Advancing dry and cooler air on Thursday will squeeze out the threat for locally severe thunderstorms to locations along the Atlantic coast, from Florida to Maine.
While severe weather is not likely to be as robust as much of the past week, there is still the potential for a few thunderstorms to bring damaging wind gusts, hail, frequent lightning strikes and flash flooding.
The risk exists along and east of much of the I-95 corridor.
There is also still the risk of a few of the strongest storms to produce a tornado, especially across parts of the Florida Peninsula, southeastern South Carolina, eastern North Carolina, southeastern Virginia and the Delmarva Peninsula.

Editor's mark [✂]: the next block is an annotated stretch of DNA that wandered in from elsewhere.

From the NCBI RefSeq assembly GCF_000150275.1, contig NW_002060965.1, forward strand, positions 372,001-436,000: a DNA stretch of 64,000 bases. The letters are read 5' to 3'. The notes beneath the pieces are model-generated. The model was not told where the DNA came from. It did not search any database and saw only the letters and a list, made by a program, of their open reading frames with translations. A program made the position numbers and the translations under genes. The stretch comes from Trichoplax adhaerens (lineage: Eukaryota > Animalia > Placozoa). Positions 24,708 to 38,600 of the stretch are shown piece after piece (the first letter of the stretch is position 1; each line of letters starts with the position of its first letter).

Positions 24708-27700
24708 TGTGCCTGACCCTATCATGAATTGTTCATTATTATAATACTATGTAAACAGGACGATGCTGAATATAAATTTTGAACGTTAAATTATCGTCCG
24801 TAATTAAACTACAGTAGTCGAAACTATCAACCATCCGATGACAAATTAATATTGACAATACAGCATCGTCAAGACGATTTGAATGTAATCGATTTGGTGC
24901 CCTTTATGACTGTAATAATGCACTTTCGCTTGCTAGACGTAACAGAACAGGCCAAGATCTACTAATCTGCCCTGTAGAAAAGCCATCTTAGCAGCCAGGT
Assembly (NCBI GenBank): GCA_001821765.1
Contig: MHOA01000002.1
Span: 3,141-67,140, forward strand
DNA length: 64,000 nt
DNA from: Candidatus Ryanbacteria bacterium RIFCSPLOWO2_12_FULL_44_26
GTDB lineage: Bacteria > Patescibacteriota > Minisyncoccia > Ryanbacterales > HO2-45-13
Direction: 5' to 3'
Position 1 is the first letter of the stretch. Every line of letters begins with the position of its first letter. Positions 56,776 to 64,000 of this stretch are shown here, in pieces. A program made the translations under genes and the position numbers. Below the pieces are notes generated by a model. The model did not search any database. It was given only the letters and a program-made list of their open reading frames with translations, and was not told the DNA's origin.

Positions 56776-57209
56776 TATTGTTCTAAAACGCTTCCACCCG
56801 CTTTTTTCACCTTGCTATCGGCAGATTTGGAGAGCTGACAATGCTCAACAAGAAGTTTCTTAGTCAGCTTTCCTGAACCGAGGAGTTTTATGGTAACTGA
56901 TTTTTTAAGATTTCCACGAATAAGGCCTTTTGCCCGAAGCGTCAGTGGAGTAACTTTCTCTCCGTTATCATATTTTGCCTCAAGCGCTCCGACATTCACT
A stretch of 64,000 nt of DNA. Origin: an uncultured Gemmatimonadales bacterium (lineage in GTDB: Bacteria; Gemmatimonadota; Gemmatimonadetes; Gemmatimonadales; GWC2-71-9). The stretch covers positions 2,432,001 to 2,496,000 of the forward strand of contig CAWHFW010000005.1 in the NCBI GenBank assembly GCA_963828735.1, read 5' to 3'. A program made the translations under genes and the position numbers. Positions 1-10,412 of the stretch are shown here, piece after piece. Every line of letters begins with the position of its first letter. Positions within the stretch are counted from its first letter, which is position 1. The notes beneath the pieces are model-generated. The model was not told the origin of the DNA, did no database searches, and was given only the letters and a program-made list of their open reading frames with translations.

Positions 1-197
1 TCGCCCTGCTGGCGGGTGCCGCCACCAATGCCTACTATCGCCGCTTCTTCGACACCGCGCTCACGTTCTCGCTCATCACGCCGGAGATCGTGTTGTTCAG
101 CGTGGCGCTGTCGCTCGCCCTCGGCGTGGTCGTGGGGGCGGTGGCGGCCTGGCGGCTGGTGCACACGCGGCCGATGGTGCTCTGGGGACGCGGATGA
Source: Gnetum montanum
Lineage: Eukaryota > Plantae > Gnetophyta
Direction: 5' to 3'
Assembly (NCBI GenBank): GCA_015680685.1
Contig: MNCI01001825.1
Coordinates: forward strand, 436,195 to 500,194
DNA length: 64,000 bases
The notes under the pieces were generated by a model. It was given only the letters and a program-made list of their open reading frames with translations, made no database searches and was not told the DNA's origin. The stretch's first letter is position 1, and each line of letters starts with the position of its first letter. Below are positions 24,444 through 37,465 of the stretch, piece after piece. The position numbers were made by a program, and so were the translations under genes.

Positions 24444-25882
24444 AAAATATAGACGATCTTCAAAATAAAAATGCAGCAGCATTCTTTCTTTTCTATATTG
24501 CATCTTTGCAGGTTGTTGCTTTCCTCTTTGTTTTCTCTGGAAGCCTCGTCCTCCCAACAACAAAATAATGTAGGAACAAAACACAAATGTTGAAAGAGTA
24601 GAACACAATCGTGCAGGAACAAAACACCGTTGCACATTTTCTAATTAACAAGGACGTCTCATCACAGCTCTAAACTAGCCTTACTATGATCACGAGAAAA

Cities that have the greatest chance of experiencing heavy, gusty thunderstorms, including a slight chance of severe weather on Thursday, span Jacksonville, Fla.; Myrtle Beach, S.C.; New Bern, N.C.; Virginia Beach, Va.; Salisbury, Md.; Dover, Del.; Atlantic City, N.J.; New York City; Hartford, Conn.; Providence, R.I.; Boston; Portsmouth, N.H.; and Portland, Maine.
Travelers along and east of the I-95 corridor should expect delays from downpours.
The bulk of the rain and thunderstorms is forecast to move offshore Thursday night.
However, a pocket of the storms may reignite over the Southeastern states Thursday night into Friday over Florida, central and southeastern Georgia, southeastern South Carolina, part of the North Carolina coast and part of southern Alabama. Flooding downpours would be the greatest concern.
Spotty showers will still riddle the Midwest and will spread into the Northeast, before weather conditions improve and the atmosphere warms up and dries out next week.